Tuesday, October 8, 2013

Feelings on the Field

Its hard to imagine losing everything.

I think we know it would be hard, but we don't fully grasp it.

How can we unless we've lived through it?

I think one of the hardest things that a MK faces is that no one really understands what we go through. People don't understand what it's like to give up your whole life. Even worse- we are expected to be grateful for it, because there are suddenly a whole bunch of people watching your family.

One of the things that I struggle with is that people would tell me they were there if I ever needed to talk, but then they'd give me the same cliche answers about how "things would get better" and "I was gaining an experience" and "they'd moved before so they knew what it was like." I can tell you- I've moved a total of eleven times in my life. I thought I knew what it was like. I thought moving to a different country wouldn't be that different.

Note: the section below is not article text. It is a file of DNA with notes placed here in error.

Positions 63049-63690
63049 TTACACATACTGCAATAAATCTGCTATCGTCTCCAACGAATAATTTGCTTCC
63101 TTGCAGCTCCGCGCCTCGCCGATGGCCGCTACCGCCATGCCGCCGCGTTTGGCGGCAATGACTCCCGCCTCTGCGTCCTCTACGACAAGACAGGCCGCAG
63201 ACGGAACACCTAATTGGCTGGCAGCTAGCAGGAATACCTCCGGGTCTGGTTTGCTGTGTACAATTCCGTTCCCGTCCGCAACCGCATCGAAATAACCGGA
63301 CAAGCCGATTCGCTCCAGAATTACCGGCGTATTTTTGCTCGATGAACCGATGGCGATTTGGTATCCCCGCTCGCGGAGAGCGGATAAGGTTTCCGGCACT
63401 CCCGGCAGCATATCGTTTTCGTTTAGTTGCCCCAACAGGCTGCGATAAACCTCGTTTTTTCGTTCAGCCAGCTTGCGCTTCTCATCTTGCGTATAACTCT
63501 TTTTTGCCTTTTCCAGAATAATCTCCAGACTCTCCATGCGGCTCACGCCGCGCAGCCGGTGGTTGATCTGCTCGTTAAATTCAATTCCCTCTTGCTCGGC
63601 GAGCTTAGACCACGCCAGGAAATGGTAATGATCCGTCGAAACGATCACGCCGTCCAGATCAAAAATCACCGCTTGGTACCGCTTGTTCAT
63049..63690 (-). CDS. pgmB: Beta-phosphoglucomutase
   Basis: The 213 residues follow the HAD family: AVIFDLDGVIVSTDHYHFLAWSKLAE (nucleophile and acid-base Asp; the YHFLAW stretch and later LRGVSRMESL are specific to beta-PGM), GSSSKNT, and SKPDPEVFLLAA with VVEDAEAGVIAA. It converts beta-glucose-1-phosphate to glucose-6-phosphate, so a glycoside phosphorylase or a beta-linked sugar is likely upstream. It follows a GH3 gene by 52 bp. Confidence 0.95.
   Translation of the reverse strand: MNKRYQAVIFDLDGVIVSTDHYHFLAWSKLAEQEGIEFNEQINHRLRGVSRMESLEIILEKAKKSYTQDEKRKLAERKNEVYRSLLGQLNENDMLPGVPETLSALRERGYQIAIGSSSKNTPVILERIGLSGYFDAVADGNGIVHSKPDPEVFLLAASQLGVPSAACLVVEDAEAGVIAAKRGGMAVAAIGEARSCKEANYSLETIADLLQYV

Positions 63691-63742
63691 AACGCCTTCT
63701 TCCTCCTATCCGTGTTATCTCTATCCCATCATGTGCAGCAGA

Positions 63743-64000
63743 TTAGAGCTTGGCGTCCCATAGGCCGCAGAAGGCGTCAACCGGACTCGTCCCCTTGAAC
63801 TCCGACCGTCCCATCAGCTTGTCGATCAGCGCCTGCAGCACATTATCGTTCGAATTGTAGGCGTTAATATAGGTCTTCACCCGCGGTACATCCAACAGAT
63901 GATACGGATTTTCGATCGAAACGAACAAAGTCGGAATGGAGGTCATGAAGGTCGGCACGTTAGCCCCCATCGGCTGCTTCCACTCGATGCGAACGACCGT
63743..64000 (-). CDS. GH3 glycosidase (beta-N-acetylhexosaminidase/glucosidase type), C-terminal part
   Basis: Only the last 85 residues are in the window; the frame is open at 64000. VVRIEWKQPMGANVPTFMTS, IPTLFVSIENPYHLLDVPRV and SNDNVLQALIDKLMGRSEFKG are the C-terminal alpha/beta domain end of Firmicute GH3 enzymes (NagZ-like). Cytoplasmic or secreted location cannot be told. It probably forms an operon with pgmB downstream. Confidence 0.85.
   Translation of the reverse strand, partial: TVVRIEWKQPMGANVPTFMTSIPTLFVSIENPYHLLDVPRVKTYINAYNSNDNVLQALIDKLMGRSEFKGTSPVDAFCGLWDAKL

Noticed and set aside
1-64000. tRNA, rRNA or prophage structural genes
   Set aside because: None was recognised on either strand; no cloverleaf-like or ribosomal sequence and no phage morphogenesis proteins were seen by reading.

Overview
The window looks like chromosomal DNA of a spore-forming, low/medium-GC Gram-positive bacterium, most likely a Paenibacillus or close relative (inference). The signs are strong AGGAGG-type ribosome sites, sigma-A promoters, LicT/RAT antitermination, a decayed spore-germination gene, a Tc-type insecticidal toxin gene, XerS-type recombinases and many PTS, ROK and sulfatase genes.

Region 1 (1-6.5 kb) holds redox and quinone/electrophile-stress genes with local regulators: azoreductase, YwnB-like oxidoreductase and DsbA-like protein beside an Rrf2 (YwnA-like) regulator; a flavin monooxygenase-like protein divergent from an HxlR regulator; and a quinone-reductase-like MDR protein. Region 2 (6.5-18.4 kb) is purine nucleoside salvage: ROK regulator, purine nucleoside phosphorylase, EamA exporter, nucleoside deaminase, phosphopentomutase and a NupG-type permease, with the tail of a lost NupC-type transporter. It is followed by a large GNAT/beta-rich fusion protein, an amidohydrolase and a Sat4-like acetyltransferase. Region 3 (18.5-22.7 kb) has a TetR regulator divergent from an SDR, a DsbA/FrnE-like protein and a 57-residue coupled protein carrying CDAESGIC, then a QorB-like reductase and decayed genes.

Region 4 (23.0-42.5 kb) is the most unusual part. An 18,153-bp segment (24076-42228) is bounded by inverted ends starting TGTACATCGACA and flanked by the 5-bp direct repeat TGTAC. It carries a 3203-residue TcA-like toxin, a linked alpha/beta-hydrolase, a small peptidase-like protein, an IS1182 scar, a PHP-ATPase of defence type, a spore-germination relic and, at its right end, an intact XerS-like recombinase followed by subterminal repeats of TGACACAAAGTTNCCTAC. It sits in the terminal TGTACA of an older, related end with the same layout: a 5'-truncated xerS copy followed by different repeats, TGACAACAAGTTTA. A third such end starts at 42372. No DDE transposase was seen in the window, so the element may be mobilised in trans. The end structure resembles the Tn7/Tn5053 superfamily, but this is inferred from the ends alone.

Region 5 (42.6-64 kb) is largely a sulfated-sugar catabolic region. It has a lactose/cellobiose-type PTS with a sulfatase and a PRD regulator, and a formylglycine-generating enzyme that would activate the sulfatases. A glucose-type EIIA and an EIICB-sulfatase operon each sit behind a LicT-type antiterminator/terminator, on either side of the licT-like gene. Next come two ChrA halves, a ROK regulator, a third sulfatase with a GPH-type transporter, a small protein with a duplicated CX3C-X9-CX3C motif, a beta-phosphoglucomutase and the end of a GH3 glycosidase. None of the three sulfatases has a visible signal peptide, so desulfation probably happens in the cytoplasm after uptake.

I've never been more wrong.

It hard to even wrap your mind around that. Having everything one day, and losing it all the next.

Imagine it with me- You've spent the last couple of weeks selling everything and saying goodbye. Goodbye to the friends you've known since kindergarten. Goodbye to grandma and grandpa, aunts, uncles, and cousins. Goodbye to the church that taught you to have a passion for Jesus, to the school you made so many memories in, to the bed that kept you warm and safe from monsters, to the bikes you rode before you could drive, to the dog you begged your parents for and then watched grow up from a puppy, to the neighbors you caught lightning bugs with on warm summer nights, to the couch you spilled the nail polish on, to all the childhood toys you spent hours playing with on the floor, to the vase you never told mom you broke, to the trophies you won in soccer, to your favorite books that took you on so many adventures, to the table you shared so many meals and conversations at, all of it. Gone.

With tears streaming down your face you say goodbye to the house you grew up in and hug your loved ones one last time, not knowing when you'll see them again, and you walk away with only your immediate family and what you can fit into a 50 pound suitcase and a carry-on.